Mental Capacity Myths

Sarah Grimwood, Associate in the Russell-Cooke Solicitors, private client team.
Sarah Grimwood
3 min Read

What is a LPA?

A Lasting Power of Attorney (LPA) is a legal deed appointing one or more individuals (“attorneys”) to make decisions on your behalf.  

Common reasons for not making LPA's 

In this article, we unpack some of the common reasons given by clients for not making LPAs, often based on false assumptions:

  • “My spouse or civil partner can make decisions for me if I lose mental capacity” You may think that if you lose capacity, your spouse or civil partner would be able to deal with your property and financial affairs, or make decisions in relation to your health and care, however, they have no automatic right to do so. Despite the common use of the term “next of kin”, this is not a legal status and does not confer any decision-making powers on your relatives. In order for someone to make decisions on your behalf, in the event that you lack the mental capacity to do so yourself, they would need to be appointed under an LPA.
  • “I’ve already made an Enduring Power of Attorney” The LPA replaced the Enduring Power of Attorney (EPA) in 2007. Whilst EPAs still remain legally valid, it can cause the following difficulties in practice:
    • EPAs only cover your property and financial affairs but do not cover your health and care decisions which require a separate health and welfare LPA;
    • The EPA is registered when you start to loose, or have already lost, mental capacity meaning that it cannot be used by your attorney(s) straightway. This can create issues if decisions need to be made urgently. An LPA, however, can be registered as soon as it has been completed and is therefore ready to use when required; and
    • Unregistered EPAs can be used by attorneys while the donor still has mental capacity, but more and more financial institutions are not accepting them, as they are not registered, even though this is not a requirement.  LPAs can only be used when they have been registered.
  • “I’ve already appointed executors under my Will to make decisions for me” An executor appointed under your Will deals with your financial affairs only after your death, whilst an attorney appointed under an LPA makes decisions on your behalf during your lifetime.  The LPA comes to an end on the day you die, and the Will then takes effect.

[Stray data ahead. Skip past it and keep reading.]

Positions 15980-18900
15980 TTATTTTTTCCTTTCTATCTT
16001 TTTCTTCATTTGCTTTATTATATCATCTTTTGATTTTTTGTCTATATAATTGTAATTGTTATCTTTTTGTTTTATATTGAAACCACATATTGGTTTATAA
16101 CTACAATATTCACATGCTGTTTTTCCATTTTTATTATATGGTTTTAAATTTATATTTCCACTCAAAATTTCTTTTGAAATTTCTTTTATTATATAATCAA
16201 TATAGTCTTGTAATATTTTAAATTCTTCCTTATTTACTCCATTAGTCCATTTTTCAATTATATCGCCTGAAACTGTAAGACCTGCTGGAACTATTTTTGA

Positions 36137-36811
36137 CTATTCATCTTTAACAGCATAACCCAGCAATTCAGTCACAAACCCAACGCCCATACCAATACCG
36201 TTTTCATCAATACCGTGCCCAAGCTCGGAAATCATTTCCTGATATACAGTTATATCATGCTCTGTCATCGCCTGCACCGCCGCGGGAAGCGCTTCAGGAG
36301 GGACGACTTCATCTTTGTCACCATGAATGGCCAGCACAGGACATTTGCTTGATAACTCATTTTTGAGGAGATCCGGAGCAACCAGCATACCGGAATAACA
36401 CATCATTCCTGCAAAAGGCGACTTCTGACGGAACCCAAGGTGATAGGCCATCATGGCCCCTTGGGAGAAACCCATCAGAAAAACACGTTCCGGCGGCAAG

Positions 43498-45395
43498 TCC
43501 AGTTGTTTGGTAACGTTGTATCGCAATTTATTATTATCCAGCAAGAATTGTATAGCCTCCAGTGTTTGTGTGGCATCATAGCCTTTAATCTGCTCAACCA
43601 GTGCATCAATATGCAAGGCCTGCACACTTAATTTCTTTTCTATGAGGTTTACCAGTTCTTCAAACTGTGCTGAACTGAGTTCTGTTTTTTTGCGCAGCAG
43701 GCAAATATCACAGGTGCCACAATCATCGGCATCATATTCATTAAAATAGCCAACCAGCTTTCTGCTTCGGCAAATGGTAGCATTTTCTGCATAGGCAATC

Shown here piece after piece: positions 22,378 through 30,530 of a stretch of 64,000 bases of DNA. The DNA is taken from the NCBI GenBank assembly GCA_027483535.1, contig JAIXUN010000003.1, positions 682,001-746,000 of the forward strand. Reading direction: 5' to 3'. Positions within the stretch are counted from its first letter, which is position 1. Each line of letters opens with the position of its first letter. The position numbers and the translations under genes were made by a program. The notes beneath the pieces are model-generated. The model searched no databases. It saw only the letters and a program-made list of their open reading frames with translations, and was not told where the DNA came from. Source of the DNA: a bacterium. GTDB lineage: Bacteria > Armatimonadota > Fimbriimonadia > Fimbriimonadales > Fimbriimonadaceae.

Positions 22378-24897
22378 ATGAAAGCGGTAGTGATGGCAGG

• “I’m too young to consider making an LPA” LPAs are not just for later life, as some people may think. If, for example, you were involved in a serious accident which left you incapacitated, those who you would wish to make decisions on your behalf would not have the ability to do so, if no LPA was in place. Also, without an LPA, those in charge of your care (e.g. social workers and doctors) would make health and care decisions based on what they believe to be in your best interests. 
  • “I have capacity at the moment so I will think about it when the time comes” To make an LPA, you must have mental capacity. Thinking about making an LPA once you have lost mental capacity is too late and, in these circumstances, an application to the Court of Protection would need to be made to appoint a Deputy to make decisions on your behalf which can incur significant costs and delay. LPAs really are a stitch in time. There is no expedited registration service and the current time scale for registration of LPAs by the Office of the Public Guardian is 20 weeks, and the LPAs cannot be operated until they are registered.

Why should you consider an making an LPA?

Making an LPA brings peace of mind, knowing those you chose are appointed to act on your behalf, should you become unable to make decisions during your lifetime.

Sarah Grimwood is an Associate in the Private Client Team in Putney. Sarah advises on a range of private client matters including tax advice; trust advice and administration; and wills, estate planning and estate administration.

Briefings Individuals & families